In part 1 of this blog series I described the benefits of a social enterprise survey. In part 2 and part 3 I talked about our approach to identify potential respondents and the challenge of collecting a sufficient number of responses. In part 4, I reflected on how to set the boundaries and target the right kind of organizations for this survey. In this blog, I will share with you our experience with reaching out to our target organisation. And you may find a summary of survey results here.
1. How did we reach out to potential respondents?
In my previous blog I described the challenges of reaching out to potential respondents and the need to ensure responses from a sufficiently high number of organisations that matches our requirements. This is what we did:
- First step: We put together a master list of social entrepreneurs based on information that was easily accessible to us (e.g selected members of the Third Sector Foundation of Turkey TUSEV, Sabanci Foundation Changemakers, Ashoka fellows in Turkey, UN publication on green entrepreneurship). We made a significant effort to populate this list, realizing that this would be the only way to be able to follow up with organisations and thus increase the response rate. We built a list based survey collector on survey monkey, the web based survey tool we used for this survey and then sent direct survey invitations to the 179 organisations on our list (58 green entrepreneurs, 121 social entrepreneurs).
- Second step: We asked our partners such as Ashoka, Ozyegin University, Koc University and Bilgi University, Social Innovation Centre, to forward the survey invite to their network (the release of contacts to add entrepreneurs in their network to our list had not been possible mainly due to confidentiality concerns). In addition, we approached other intermediary organisations, circulated information on the project website, on relevant LinkedIn groups, and on TUSEV’s social enterprise website and newsletter.
- Third step: In our survey questionnaires we used a snowball sampling technique, by asking participants to propose names of other organisations. There were 5 or 6 new entrepreneurs that we identified this way.
- Fourth step: After four weeks, we sent a follow up email to those organisations in our list which had not completed the survey. We also made follow-up calls to 60 organizations to encourage their participation and discuss their eligibility and other concerns, if necessary.
We closed the survey after a total duration of 6 weeks.
2. How did we come up with our final sample?
We took a closer look at our respondents to understand in which way we reached out to organisations. Our respondents may be divided in three groups: firstly, there are those from our master list of organisations. Out of the 179 organizations we sent direct invites, 49 of them participated and provided their names. In addition, there were 32 participants who did not declare their names i.e. they may or may not have been directly invited based on our list. Apart from those, 18 organizations that had not been directly invited by us also participated in the survey.
We eliminated those responses of organizations that seemed clearly off the boundaries we had defined earlier (e.g. CSR department of a large corporation, government departments, private companies without social impact or traditional NGOs) or those who completed less than half of the questions or exited the survey early.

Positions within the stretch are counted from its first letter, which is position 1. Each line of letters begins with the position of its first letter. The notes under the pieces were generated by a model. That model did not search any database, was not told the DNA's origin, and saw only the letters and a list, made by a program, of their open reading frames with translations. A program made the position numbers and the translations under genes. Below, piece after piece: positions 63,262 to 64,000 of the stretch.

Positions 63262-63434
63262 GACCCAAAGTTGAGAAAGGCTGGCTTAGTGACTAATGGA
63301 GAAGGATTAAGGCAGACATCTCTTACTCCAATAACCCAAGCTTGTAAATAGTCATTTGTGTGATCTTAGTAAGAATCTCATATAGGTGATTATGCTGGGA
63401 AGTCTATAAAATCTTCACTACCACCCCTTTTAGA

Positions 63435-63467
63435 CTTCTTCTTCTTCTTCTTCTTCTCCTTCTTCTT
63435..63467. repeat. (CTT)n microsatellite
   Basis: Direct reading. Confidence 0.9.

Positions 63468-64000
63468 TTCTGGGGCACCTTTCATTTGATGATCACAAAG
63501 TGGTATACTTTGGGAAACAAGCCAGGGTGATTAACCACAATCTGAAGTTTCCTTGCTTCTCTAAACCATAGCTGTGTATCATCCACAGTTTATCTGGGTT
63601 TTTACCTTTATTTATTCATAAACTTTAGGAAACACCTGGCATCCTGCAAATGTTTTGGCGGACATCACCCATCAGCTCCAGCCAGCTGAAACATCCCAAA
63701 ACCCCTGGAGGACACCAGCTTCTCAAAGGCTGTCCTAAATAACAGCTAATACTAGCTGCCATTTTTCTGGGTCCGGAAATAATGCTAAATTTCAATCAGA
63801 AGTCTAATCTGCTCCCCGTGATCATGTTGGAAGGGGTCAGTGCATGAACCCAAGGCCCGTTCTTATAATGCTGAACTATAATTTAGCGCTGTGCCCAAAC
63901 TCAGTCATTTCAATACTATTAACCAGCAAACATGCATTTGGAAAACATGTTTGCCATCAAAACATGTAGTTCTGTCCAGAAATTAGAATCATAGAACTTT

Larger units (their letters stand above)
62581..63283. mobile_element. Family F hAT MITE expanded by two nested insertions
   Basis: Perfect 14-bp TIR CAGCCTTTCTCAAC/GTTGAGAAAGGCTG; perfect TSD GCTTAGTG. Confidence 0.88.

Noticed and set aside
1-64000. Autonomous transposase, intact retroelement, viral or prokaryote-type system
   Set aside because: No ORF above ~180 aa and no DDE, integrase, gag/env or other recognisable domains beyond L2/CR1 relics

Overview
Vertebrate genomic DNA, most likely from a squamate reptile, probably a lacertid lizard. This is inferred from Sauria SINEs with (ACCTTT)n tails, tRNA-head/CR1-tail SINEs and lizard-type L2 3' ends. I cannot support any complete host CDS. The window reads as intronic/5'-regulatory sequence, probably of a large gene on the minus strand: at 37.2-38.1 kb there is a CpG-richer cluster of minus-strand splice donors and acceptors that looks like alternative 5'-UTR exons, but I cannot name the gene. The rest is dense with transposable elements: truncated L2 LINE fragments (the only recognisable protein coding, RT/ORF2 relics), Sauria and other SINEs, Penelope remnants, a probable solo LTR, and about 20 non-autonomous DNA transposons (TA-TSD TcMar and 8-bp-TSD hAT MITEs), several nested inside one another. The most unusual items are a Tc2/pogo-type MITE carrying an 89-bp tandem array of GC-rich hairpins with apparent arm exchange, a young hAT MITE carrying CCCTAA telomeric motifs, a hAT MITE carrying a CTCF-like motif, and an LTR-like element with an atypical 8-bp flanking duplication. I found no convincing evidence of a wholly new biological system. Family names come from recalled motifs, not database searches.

In summary, we ended up with 57 valid responses (see table below). The response thus rate ranges between 27.4% (direct invites) and 34.1% (if we assume that those anonymous participants had been on our list).
Table 1: Sampling details
What are the limitations of this survey? It has been a challenge to reach out to the ‘right’ kind of entrepreneurs i.e. to limit the risk of including the ‘wrong’ ones and the risk of excluding the ‘right’ ones as I had predicted in part 2 of this blog series. For example, there are a few organisations who self-identified as social entrepreneurs but some would consider them to be traditional NGOs. I also noticed that we did not reach many of the young start-up social entrepreneurs. We had less participation than I had expected from awardees of social entrepreneurship support programmes at Bilgi, Koç or Özyeğin University, an obvious target group for this survey. Reaching out to value driven green enterprise also constituted another challenge, as this field is not well coordinated and rather diverse. Furthermore, many respondents showed significant reluctance to share (financial) information obviously fearing that it may end up in the wrong hands in particular with the Turkish government. In addition, we found small inconsistencies between the English and Turkish version of the questionnaires and misunderstandings of some of the terminology we used in our questionnaire.
Despite these limitations, I believe that this survey has been a success: firstly, this is the first time such a survey has been carried out in Turkey. We managed to complete the survey within a short period of time despite very limited staffing and budget resources (my colleague was working full time for 2 months and myself on average 30% of my time over a period of approximately 4 months). Secondly, the response rate of 27% is relatively high compared to social entrepreneurship surveys in other countries (e.g. 15% in a recent social entrepreneurship survey in Germany and 10% in Australia). With 57 responses the sample is sufficiently large to allow us to draw some conclusions on similar patterns and for the results to carry some credibility. I believe that such a survey should be carried out by an independent organisation on a regular basis. With the experience gained in this process, it will improve the survey quality and make the implementation of future surveys more efficient.